An engine-driven, manually-controlled hydraulic pump provides the means to lower and retract the landing gear. In the event of an oil leak, springs help to extend the wheels, as does a hand-operated oil pump under the panel help to retract. The same hydraulic pump powers the flaps.
Flaring is easy and comfortable as if I were flying a much lighter airplane. In fact, I feel like I'm landing not a 2800-pound Navion, but a 1,000-pound lighter Piper. With the awesome short-field capabilities resulting from the Navion's bigger-than-ordinary, 45-degree flaps, it's easy to make the first intersection after landing. The Navion's flight characteristics certainly do provide a wide margin of safety on landing and on takeoff. And things feel real solid, a trait resulting from a substantially overbuilt design, which doubled not only for the civilian market, but the military, too.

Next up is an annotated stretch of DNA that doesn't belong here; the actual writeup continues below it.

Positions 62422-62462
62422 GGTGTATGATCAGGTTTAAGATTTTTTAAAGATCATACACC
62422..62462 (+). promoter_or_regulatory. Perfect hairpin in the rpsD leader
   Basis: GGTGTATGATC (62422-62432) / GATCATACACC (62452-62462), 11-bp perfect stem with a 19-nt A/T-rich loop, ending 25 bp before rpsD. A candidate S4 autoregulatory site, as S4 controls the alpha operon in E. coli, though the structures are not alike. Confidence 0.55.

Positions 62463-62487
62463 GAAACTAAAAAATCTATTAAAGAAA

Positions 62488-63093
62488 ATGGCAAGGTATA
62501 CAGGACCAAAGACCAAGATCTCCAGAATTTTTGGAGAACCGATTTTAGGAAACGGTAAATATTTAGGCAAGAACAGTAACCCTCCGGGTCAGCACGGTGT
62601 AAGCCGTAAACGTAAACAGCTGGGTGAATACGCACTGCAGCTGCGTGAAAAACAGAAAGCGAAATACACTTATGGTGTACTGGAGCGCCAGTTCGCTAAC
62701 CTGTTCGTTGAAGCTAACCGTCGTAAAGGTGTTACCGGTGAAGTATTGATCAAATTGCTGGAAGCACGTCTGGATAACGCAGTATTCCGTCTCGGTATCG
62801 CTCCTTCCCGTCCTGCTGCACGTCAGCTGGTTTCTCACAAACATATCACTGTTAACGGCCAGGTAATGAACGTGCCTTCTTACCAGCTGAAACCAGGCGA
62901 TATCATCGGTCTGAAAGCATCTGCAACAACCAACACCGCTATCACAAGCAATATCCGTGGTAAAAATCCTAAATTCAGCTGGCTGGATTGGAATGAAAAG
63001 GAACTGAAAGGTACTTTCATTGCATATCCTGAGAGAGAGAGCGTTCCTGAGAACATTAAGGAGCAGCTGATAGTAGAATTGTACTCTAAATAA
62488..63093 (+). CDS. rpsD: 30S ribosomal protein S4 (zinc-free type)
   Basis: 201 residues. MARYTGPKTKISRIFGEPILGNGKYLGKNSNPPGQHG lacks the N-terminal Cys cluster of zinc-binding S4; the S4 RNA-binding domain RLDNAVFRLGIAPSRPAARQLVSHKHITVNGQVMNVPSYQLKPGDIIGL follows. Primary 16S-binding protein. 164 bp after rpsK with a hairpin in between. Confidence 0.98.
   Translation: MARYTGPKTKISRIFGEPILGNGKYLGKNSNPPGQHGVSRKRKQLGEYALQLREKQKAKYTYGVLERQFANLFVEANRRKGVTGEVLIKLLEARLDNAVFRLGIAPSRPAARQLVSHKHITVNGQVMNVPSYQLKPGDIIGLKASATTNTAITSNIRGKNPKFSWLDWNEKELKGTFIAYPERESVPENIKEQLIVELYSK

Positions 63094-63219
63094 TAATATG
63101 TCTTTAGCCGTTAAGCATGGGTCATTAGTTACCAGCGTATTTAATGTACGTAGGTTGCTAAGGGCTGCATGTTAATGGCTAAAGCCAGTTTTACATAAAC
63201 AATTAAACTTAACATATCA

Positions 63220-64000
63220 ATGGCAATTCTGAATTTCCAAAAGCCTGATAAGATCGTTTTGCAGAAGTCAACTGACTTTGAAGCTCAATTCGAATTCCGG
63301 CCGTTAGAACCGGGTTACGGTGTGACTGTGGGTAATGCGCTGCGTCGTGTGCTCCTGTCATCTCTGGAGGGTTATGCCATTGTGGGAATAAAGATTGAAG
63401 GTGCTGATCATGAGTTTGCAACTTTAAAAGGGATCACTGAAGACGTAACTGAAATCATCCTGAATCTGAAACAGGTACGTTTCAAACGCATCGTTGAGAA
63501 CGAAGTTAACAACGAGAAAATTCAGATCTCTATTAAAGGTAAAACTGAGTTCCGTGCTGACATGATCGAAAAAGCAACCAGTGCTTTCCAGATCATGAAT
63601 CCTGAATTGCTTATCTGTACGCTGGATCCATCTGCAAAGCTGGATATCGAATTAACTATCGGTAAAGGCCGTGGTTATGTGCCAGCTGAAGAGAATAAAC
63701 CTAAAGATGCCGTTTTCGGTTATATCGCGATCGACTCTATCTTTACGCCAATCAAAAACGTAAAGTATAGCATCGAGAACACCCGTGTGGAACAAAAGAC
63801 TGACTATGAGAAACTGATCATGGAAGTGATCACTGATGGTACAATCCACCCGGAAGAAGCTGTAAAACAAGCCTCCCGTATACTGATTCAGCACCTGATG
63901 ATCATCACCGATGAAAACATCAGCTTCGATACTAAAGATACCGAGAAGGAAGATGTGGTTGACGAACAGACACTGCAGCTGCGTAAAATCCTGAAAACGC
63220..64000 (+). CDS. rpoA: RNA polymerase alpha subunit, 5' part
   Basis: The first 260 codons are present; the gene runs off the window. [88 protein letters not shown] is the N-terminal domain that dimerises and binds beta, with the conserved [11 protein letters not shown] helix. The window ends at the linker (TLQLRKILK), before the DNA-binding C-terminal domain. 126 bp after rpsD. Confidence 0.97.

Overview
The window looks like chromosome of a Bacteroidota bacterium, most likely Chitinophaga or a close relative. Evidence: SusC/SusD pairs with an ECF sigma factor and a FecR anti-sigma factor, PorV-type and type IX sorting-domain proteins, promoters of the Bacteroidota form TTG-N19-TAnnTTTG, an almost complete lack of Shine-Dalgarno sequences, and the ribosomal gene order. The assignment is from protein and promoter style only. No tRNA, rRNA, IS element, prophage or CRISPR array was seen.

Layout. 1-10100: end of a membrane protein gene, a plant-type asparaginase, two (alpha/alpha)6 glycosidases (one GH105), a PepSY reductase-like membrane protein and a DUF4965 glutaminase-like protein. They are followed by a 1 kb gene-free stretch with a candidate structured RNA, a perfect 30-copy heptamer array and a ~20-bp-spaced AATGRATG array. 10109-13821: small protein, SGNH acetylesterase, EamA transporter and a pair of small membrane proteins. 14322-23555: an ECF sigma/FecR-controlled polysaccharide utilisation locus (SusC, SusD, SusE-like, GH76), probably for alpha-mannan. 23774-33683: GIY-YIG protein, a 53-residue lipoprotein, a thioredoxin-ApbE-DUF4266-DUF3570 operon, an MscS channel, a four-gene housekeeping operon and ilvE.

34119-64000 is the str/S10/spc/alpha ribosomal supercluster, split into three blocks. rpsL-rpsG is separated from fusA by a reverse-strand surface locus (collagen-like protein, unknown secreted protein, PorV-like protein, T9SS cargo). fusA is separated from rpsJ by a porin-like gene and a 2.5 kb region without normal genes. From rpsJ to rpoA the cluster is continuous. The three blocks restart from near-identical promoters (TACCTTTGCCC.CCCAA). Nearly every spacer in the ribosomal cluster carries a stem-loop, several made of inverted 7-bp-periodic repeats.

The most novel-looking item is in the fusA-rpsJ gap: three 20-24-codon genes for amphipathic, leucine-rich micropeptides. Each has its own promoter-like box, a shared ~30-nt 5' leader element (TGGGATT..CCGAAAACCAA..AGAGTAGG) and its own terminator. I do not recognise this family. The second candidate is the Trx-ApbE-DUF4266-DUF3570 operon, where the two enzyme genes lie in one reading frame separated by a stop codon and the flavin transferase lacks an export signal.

I've flown a few airplanes that are faster than the Navion, however, on any day of the week I'll trade squirreliness and a little less speed for better, safer handling. And the toughness and roominess are a bonus.
Fuel capacity consists of a 20-gallon tank on each wing and another 20-gallon auxiliary tank under the back seat. With a fuel-burn rate of 10.3 gallons per hour against 51 usable and a 45-minute reserve, multi-state hops are easy with an endurance that stretches to 440 nautical miles.
Creighton Frost is N91655's proud owner. He's no stranger to aviation, having first earned his Air Force silver wings in 1953 at Reese AFB, Lubbock, Texas. He joined the military in 1951 during the Korean War conflict while a music major at Arizona State College (now NAU). As a pre-teenager during World War II, he washed airplanes, helped mechanics and cleaned hangars without compensation at the airport in Mankato, Minnesota -- just so he could be around airplanes, his first love.